'Don't Worry Darling' director Olivia Wilde praises star Florence Pugh amid feud rumors: 'She's ferociously talented'

Olivia Wilde continues to lavish praised on Florence Pugh, the leading lady of her much buzzed about Don't Worry Darling, despite rumors the two clashed on the set.

"She's ferociously talented," Wilde said of Pugh in a conversation with Maggie Gyllenhaal, her fellow actor and director, published Thursday by Interview magazine. "She was so dogged in her pursuit of the most authentic version of every moment. She also knew that my real goal was to create a love story that felt so sincere between her and Harry that people would be incapable of not falling for them as a couple. It had to be a love that felt real — it had to be passionate, but textured. I wanted so badly to have a nuanced, layered relationship that people would buy into despite knowing at times in the film that they shouldn't. Even when the movie suggests you should question them, I wanted you to fight it."

Olivia Wilde talks
Olivia Wilde talks "Don't Worry Darling." (Photo: Rachel Murray/Getty Images for MAKERS)

The film, opening Sept. 23, stars Pugh and Harry Styles, as a young couple living in a utopian community in the 1950s that, as Pugh's Alice discovers, is more sinister than it seems.

The fact that Styles became Wilde's boyfriend during shooting has been reported as having been a source of tension, but here Wilde said only that Pugh and Styles are both "very loving people."

She described working with Styles, specifically, as "wonderful."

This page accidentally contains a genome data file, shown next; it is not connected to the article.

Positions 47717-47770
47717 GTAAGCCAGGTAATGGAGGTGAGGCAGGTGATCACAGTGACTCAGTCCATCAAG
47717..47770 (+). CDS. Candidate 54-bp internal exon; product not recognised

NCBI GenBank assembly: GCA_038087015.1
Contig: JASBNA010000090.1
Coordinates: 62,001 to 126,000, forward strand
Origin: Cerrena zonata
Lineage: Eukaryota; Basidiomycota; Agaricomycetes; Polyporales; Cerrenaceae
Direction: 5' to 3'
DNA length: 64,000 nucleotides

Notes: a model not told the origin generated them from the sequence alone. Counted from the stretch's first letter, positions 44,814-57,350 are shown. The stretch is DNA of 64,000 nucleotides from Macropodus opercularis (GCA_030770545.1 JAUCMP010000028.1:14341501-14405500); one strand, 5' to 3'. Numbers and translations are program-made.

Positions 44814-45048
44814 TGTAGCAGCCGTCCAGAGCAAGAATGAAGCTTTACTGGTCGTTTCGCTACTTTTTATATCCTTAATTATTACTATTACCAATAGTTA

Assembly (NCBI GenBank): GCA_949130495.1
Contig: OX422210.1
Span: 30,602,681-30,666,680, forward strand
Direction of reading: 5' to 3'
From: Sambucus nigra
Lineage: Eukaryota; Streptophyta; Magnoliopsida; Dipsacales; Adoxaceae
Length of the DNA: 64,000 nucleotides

"I love working with musicians and dancers because in their work, you have no choice but to go 100 percent. If a dancer doesn't go 100 percent, they get hurt. If a musician doesn't go 100 percent, it doesn't work," Wilde said. "I was directing a Red Hot Chili Peppers music video and I noticed that the band, even on the 20th take, was going all out in their bodies, through their fingertips, because the song actually doesn't work if you sing it at 50 percent. I remember thinking, 'Man, if actors thought about it that way, would that change some of what we see out there?'"

With Styles, "it was like there was no other option for him than to work as hard as possible and to commit to the scene as hard as possible," she said. "He never holds back," even if he was way off camera.

She noted that her longtime friend Chris Pine, who plays the founder of the Victory Project, impressed her, too, even though she felt he probably came in as a favor to her.

When Gyllenhaal said Pine is "wonderful" in the film, Wilde agreed that he's "terrifying."

"We based that character on this insane man, Jordan Peterson, who is this pseudo-intellectual hero to the incel community," Wilde explained.

If there was any talk about one-time cast member Shia LaBoeuf, then it failed to make the cut.

The Rush actress said that she is part of the psychological thriller's cast out of necessity.

"We basically ran out of money and I needed someone who would take a really low salary, but I wanted it to be someone who understood the role," she said. "It got to the point where it was down to the wire and our casting director was like, 'Olivia, why don’t you just do it?' The funny thing is, when I asked director friends how that experience would be, I just happened to ask a bunch of dudes, and they all said, 'Oh, it's so great.'"

But they were all men, including "great supporter" Bradley Cooper. Wilde felt differently.

"What I realized once I started was that all of these men had done this in comfortable shoes, and I swear part of it is that I was in a f***ing bustier and heels and a wig," she said. "They were coming at me doing these necessary but frustrating touch-ups at every second, and I was like, 'I need to be at the monitor, I need to be in charge.' I found that to be really hard."